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Banks have programs to help small businesses through transitions

openWhen a small business seeks advice from M&T Bank on selling, merging, or another kind of transition, it might discover that Eleni Monios has just the knack.

“I have been personally a part of this from a very young age,” said the bank’s market manager for greater Baltimore, Delaware and the eastern shore. Her parents in Baltimore acquired a small business, grew it, purchased real estate and sold it at retirement age, she said. Monios has built on that “valuable experience” and all the parallel experiences during her career, “to be able to sit down comfortably for very significant conversations with our business owners.”

Throughout the company, M&T bankers meet “numerous times” to advise small business clients with up to $15 million in sales, typically at their businesses, she said.

“Do they need more capital, new sales people, (are they) looking to buy a competitor, grow their business and what kind of strategy do we need to optimize that transition? These things are coming up all the time,” said Monios. M&T Bank is a Small Business Administration leader in the region for new companies, providing more SBA loans than other banks, she added.

Mike Flynn at Eagle Bank of Bethesda, Maryland, has cultivated his knack for advising small business transitions over the past several decades. Flynn said that in general community banks are better at services for small businesses than large banks like BB&T, SunTrust or Bank of America, though they too have commercial lending departments.

“Here, it is not just dollars and cents. We keep a very personal and professional relationship with our clients. It is really understanding their business and being able then to give them good advice,” he said.

Eagle is a commercially oriented community bank, separated by that business model from other community banks, which are more “retail” oriented to individual customers with savings, checking, credit cards, etc., said Flynn. “Our customers are small or medium size, privately owned businesses.”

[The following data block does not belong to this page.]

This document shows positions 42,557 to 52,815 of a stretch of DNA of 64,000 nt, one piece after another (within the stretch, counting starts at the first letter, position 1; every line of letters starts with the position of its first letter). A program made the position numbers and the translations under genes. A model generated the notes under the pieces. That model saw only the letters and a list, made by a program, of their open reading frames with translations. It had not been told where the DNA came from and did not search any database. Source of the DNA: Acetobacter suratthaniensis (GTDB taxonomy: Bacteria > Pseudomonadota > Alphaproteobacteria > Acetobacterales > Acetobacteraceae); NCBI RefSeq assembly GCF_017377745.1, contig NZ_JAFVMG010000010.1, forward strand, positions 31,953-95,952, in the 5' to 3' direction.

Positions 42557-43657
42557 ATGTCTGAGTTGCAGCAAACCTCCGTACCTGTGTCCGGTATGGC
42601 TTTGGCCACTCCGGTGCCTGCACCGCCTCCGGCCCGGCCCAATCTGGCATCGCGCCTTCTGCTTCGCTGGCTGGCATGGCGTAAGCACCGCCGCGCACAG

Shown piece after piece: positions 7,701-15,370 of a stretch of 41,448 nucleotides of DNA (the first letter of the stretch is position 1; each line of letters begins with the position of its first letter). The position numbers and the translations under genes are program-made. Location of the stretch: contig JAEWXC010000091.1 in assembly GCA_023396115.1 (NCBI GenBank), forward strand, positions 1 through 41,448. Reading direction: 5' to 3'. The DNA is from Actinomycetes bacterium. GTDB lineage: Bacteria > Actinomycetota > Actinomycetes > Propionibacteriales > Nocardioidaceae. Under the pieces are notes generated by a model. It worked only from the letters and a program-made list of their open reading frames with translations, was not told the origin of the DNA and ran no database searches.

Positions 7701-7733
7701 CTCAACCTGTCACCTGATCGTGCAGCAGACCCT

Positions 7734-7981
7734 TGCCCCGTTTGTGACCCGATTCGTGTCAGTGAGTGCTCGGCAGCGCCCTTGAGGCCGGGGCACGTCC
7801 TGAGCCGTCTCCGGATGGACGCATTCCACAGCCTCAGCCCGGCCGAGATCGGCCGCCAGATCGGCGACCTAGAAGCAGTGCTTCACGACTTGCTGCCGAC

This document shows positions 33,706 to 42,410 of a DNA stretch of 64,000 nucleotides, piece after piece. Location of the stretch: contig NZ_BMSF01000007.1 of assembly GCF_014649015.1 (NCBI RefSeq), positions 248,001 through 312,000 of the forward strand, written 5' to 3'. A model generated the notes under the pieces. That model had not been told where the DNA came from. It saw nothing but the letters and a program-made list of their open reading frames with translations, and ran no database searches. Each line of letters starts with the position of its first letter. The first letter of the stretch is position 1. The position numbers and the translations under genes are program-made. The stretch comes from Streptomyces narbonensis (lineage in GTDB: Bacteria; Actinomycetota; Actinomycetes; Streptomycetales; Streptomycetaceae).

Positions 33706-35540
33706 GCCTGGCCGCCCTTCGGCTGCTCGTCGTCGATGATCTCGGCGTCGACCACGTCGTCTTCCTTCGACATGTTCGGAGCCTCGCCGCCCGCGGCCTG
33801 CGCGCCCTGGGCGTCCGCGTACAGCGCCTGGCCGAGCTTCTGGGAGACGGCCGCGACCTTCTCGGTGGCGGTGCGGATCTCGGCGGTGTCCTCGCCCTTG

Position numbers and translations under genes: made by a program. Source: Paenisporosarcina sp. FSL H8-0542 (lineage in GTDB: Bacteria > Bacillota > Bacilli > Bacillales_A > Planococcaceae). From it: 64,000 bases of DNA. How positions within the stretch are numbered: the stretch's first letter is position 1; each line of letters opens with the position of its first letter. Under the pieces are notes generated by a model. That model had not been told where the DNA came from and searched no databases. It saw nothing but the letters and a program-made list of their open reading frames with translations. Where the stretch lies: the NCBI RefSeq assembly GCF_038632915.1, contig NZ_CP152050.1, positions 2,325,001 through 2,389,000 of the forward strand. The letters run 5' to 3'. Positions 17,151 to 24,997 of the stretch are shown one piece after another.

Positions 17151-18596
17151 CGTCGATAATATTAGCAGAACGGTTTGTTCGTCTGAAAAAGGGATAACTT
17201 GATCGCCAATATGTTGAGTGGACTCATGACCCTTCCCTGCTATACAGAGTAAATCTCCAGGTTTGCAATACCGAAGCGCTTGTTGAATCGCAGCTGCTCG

He said that most of the time Eagle knows beforehand when a business owner/customer is going to be making a transition. “One of the questions we ask as we meet with each of them periodically to review things is what is your exit strategy.”

Waldorf, Maryland-based Community Bank of the Chesapeake also provides similar advice to small businesses transitioning, but often in a more rural and suburban region, said James M. Burke, the bank’s president. “If you are a local business trying to finance, we have a vested interest in their community.

“The role that community banks play in their markets to support continued economic growth is a vital one and one that can’t be duplicated by the larger banks.” said Burke. “When I make a loan to somebody, I see them in Safeway or I will see them in church. That kind of relationship can’t be duplicated.”

If funds are needed in a transition, a business can turn to such conventional banks, an angel investor, or an investment bank, such as SC&H Group of Sparks, said SC&H Capital Director Christopher Helmrath. “Each (choice) brings on certain financial consequences that the owner may not have considered,” he said.

SC&H is one of the investment banks used by entrepreneur Ken Malone, principal of Early Charm Ventures, LLC, also in Sparks, who has launched a series of small startup businesses. Three to four years before one of his startups is ready to sell, Malone looks for potential buyers within the industry of a particular startup. His startups are typically in health care or high tech, where he has placed growing companies associated with the University of Maryland, Johns Hopkins University, the U.S. Naval Research Laboratory and other tech pockets.

Other “serial entrepreneurs operate in a similar fashion, such as those who have spun out the many bioscience startups along the I-270 Bio Corridor through Montgomery County. When funds are needed such entrepreneurs often turn to an investment bank, said Malone, rather than a conventional bank. An investment bank would pool all of the investors together as an aggregator to make the transition, he said.

According to Helmrath, “as you go along the compendium of the life of a company, what we tend to do is to ask, ‘if you do this, will it achieve the objective.’ For example, there are three ways a company can get capital, from a conventional bank, an angel investor or an investment company. Each brings on certain financial consequences that the owner may not have considered (by him or herself).”

He said he has helped current companies, which are already SC&H clients, think of what their startup should be before it is launched. It is a natural extension of the relationship, he said.

I do not provide capital, as a conventional bank may do. But when it comes time to help a small business bring in capital to help a company transition, we represent companies that do that. We find the money, just as a real estate agent will find a new house from the marketplace matching the buyer’s needs, he said. “Our advice along the way is ‘help me understand what I don’t know, or I should be thinking about, so that when I get there I haven’t made a mistake.’”

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